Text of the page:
The Races can be watched live by subscription of €10. You can find the link to buy the subscription here. Pleae note you must download a player to view the reaces, so it’s best done in advance.

Wishing the team the best of luck and great runs in Norway.

You can find out more about the Team through the links below.

Conor Short                  Niamh Corbett                Ruaírí Short









Aoife McCavana          Roísin Long                 Nick Simonin

JWOC 2019 Report

Ruairí’s JWOC 2019 Report

JWOC (Junior World Orienteering Championships) 2019 was held in Western Denmark, centred around the leafy town of Silkeborg. Silkeborg is the focal point of Denmark’s “lake district”, a forested and relatively hilly part of a flat and gentle country. Silkeborg and the nearby city of Aarhus (which would hold the sprint race) had previously hosted the 2006 World Orienteering Championships (WOC) which gives an indication of the quality of the terrain. The two weeks in Silkeborg were quite warm and sometimes wet, meaning I still managed to get sunburn.

Team Ireland heading into JWOC 2019 was a fantastic anomaly, as the team consisted of five girls and myself. This is perhaps the largest female Irish team ever sent to JWOC (this might need to be fact-checked) and a far-cry from the usually male dominated teams that are sent to major orienteering events. The team consisted of many of the same girls whom I have been competing internationally with for many years, like Eadaoin, Clodagh and Emer who are club mates at UCD. Ciara, another UCD stalwart, was making her JWOC debut. Finally, making her Irish debut was Emily, an Australian based orienteer born in Ireland. Emily settled in with the rest of us with ease, which is no mean feat given how well we all knew each other beforehand.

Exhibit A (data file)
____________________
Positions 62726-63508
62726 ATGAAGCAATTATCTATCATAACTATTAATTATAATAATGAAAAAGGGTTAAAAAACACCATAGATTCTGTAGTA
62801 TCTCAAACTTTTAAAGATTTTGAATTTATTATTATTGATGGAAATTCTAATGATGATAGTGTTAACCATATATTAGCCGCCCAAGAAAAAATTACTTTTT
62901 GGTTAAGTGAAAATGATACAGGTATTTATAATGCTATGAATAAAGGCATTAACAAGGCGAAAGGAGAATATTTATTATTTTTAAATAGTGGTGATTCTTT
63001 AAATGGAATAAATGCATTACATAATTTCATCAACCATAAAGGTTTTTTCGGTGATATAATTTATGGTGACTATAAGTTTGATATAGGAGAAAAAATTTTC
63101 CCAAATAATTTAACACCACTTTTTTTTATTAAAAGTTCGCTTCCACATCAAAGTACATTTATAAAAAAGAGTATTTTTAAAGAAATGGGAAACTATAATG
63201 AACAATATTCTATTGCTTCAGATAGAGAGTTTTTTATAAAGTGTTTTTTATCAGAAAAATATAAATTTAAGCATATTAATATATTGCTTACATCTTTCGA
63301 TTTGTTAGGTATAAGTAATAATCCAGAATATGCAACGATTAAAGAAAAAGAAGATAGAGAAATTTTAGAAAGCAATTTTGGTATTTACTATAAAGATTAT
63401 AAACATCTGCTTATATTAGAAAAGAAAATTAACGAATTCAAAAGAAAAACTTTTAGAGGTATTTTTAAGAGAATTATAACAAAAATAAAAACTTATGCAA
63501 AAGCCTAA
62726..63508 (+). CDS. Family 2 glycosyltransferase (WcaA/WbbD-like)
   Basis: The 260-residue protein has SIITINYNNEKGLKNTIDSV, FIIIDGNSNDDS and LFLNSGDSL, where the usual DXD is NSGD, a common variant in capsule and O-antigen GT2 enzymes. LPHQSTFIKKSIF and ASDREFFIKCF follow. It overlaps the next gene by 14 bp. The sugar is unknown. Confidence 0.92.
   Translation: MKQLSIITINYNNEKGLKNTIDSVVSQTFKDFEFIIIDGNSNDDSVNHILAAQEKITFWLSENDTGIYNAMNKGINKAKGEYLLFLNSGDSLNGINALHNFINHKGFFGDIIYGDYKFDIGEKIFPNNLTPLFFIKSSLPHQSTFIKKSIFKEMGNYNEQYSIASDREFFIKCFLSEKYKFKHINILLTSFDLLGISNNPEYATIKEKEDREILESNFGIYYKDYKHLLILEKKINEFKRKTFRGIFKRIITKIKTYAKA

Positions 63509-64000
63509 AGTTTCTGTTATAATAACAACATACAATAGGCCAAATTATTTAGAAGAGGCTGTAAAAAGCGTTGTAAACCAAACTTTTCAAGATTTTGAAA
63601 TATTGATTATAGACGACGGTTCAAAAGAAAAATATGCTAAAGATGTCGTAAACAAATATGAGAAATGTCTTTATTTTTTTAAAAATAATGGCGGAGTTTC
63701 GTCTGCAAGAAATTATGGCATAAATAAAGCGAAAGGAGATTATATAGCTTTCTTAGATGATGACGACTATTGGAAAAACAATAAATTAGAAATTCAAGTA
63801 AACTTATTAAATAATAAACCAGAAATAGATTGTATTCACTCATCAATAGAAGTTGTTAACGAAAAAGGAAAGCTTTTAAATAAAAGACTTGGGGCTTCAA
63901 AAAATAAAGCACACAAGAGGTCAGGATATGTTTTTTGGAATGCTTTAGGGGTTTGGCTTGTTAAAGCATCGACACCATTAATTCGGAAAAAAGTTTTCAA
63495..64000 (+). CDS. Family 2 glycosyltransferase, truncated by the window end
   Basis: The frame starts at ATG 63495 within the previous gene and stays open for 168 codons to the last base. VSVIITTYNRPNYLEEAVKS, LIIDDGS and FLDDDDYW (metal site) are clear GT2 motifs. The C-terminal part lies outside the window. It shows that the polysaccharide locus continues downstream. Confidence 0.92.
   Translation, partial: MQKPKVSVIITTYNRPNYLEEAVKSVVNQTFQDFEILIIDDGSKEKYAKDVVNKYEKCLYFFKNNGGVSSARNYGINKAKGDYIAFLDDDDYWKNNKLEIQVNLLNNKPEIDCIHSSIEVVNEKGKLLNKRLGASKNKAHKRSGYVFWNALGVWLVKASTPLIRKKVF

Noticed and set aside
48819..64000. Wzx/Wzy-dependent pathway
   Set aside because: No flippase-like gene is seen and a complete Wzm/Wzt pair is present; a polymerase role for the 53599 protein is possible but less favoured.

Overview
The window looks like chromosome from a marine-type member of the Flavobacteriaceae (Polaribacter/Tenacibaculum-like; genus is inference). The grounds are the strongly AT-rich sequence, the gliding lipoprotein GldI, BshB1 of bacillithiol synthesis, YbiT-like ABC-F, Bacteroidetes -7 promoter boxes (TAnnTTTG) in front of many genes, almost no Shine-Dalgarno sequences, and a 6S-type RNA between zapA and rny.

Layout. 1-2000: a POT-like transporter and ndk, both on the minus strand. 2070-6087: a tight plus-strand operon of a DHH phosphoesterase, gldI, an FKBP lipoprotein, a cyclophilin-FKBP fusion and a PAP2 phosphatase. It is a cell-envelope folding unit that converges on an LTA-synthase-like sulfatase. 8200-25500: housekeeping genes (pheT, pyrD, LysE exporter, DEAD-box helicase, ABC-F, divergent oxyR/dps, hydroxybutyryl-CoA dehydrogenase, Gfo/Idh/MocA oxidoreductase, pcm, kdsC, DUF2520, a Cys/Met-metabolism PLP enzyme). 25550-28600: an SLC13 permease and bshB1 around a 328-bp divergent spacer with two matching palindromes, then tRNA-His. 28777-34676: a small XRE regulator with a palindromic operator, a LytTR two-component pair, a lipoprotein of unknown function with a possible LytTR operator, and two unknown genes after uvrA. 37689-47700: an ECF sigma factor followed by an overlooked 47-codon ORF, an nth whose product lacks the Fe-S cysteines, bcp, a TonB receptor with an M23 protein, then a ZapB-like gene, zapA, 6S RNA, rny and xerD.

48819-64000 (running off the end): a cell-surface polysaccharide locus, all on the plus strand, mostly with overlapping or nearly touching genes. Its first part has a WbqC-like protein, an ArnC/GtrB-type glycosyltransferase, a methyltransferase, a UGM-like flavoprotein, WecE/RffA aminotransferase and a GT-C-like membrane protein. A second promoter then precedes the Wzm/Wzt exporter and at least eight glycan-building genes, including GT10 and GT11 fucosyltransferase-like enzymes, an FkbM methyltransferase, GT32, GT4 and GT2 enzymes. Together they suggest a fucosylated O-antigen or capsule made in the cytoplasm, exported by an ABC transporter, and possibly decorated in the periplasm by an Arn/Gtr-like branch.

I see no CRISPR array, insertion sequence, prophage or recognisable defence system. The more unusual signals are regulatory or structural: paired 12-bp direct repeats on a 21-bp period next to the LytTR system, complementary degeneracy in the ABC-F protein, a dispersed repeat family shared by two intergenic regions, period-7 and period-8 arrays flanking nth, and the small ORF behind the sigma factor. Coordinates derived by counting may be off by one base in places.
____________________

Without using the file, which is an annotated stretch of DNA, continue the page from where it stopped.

Orienteering in Ireland is a family affair and the JWOC team was no different, with our crew of coaches and team leaders consisting of Mike, Catherine, Steve and Nora, with Roisin joining later (all family members of the team). This group were the true heroes of JWOC, especially Catherine and Nora who kept us well fed. We really cannot thank them enough for their support and patience.

I arrived in Silkeborg on the Wednesday before the opening weekend, joining a bunch of the girls who had already been in the area training. JWOC this year had been a target of mine since the year previous, so I was very keen to get into the forest as soon as I could. Joining Team New Zealand and Australia for some training was great, especially when these teams included soon-to-be medal winners like Aston Key.

The Terrain

The terrain in Silkeborg is different to the wilder forests of Norway or Sweden, but still very intricate. Extensive path networks can be confusing, mixed in with dense patches of green forest to add some technicality. The white forest is extraordinarily runnable which made the races fast. The hills are steeper and tougher than you might expect which adds a level of unexpected physicality.